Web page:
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The Battle Of The Christmas Ads

by Kathryn Green | 13.11.2014
Although it’s November, Christmas is coming and we all know it. However, it’s not because the calendar months are going incredibly fast, or the weather is getting increasingly colder, it’s all down to those festive Christmas Adverts we see on TV or that are plastered across the internet. This is the time of year for companies to really show what they are made of as they are all in competition with each other for who’s advert stands out the most, or who’s is remembered. They all want to have the Best Christmas advert. For companies, Christmas is not only a time to come up with unique ideas to promote products, but it is a time to communicate with the audience in an attempt to evoke emotion and feeling.  For example, in the past, John Lewis’ 2013 The Bear & The Hare advert took the nation by storm. Due to features like the advert’s unique animation and memorable song (sung by Lily Allen), it was by far the most talked about advert on Social media with over 212,000 mentions on twitter between the 4th – 9th December. And this year the ideas have only got better…

Sainsbury’s Christmas Is For Sharing Campaign

For me, this advert stands out a mile from the rest. It does not go with the typical ‘child gets present’ or ‘Santa Claus is here’ scenario, but the heart-warming account of the 1914 First World War Christmas Day truce. The advert, called Christmas Is For Sharing, recounts the day when British and German soldiers laid down their weapons to enjoy time together, sharing greetings, treats and the legendary football game we have all heard of. This particular advert does not only promote Sainsbury’s as a brand but presents their values and support for the Royal British Legion, whom they work closely with, in remembrance of 100 years since the beginning of WW1.

It begins with German Troops singing the classic Christmas carol Silent Night, and when hearing this a young British soldier, Jim, dares to venture into No Man’s Land and greet his rivals. However, though this was a daring risk, the result is surprising as both sides come together to enjoy Christmas Day before returning to their trenches. The most memorable and moving part of the advert though is when a German soldier who had shared a moment with Jim, returns to his trench to find that his British friend has placed a gift of a chocolate bar in his pocket. This promotes the importance of sharing and generosity at Christmas time which was the company’s main aim – “Christmas is a special time of year when people come together to share simple moments and kindness. We wanted to reflect that,” said Mark Given, head of brand communications.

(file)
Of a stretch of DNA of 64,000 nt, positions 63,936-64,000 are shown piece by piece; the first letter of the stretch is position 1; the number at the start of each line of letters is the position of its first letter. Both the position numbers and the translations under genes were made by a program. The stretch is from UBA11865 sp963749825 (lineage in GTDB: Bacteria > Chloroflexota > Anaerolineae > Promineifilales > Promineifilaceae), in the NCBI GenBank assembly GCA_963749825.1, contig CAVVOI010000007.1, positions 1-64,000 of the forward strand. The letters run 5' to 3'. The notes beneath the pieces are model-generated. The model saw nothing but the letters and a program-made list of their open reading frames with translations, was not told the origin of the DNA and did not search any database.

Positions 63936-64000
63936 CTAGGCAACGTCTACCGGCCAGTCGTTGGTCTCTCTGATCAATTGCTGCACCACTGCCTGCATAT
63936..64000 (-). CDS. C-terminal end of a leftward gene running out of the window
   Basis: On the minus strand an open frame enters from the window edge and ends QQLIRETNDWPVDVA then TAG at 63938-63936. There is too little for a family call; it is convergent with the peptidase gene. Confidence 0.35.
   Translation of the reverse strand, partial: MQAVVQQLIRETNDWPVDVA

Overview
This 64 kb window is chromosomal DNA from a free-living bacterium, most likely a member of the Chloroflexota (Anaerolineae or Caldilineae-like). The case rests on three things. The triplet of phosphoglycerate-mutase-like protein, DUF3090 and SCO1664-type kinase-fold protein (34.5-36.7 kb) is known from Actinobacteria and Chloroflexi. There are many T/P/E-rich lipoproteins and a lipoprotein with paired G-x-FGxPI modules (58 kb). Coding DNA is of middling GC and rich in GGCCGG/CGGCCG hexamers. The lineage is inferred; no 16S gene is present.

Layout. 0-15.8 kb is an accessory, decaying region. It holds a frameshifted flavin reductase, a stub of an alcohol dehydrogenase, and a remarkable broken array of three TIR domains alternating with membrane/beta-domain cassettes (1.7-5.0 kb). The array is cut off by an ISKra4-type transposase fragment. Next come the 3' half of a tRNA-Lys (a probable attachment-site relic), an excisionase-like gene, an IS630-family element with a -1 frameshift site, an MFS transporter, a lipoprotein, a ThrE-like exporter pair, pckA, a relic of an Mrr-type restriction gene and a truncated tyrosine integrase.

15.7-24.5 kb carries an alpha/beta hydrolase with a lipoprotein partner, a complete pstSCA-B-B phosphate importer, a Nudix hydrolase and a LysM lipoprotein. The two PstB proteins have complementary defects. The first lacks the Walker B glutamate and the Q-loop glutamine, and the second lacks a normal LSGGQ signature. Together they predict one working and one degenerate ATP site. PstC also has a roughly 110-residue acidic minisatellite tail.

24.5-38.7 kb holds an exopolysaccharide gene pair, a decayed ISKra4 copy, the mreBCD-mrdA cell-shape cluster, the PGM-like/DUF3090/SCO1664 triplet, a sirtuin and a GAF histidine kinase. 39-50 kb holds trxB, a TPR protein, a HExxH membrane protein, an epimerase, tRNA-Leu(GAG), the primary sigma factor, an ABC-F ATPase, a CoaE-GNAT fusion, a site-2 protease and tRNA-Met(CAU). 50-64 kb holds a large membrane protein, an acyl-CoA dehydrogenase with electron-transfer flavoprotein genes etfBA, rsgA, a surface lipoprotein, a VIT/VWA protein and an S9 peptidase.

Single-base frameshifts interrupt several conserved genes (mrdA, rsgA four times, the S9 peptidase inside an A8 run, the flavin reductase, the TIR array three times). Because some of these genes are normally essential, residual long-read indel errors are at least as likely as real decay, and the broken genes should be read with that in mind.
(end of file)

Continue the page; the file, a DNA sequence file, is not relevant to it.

Sainsbury’s then go one step further  and are selling the chocolate bar with the same period packaging in stores for a limited time only, giving all proceeds to The Royal British Legion. This is an amazing marketing technique as not only does it provoke emotion in the audience but it also influences their customers when in Sainsbury’s to support the cause building a positive reputation for Sainsbury’s as a brand.

Marks & Spencer’s Magic & Sparkle Campaign

Usually they have an advert packed full of celebrities (like the amazingly attractive David Gandy), however, this year Marks and Spencer have ditched that idea for the two glamorous fairies, Magic & Sparkle. The advert sees the two fairies spreading Christmas cheer over a dull and dark town turning greying washing to glamorous party outfits and a boring alarm clock to a stylish bra – promoting their line of clothing. Nonetheless, Marks and Spencer have done something a bit different this year and decided to spent a lot of budget on social media such as Twitter and Facebook, shown by the hash tag #FollowTheFairies on the TV advert.

Using social media Marks & Spencer’s can not only communicate a message to their audience but interact with them. They have not only been replying to their followers in rhyme, but committing random acts of goodness and granting wishes, such as going outside a primary school in Cornwall and creating real snow or giving gifts to night workers. This has encouraged interaction from the audience and got the whole of social media talking, publicising and promoting Marks and Spencer’s even more than normal. In my opinion, this was a unique marketing idea as it kept in mind the increase in smart phones and tablets and developed an idea based on this. Therefore, the advert is able to target a large audience range not only their typical older audience but the younger generation also.

Boots’ #SpecialBecause Campaign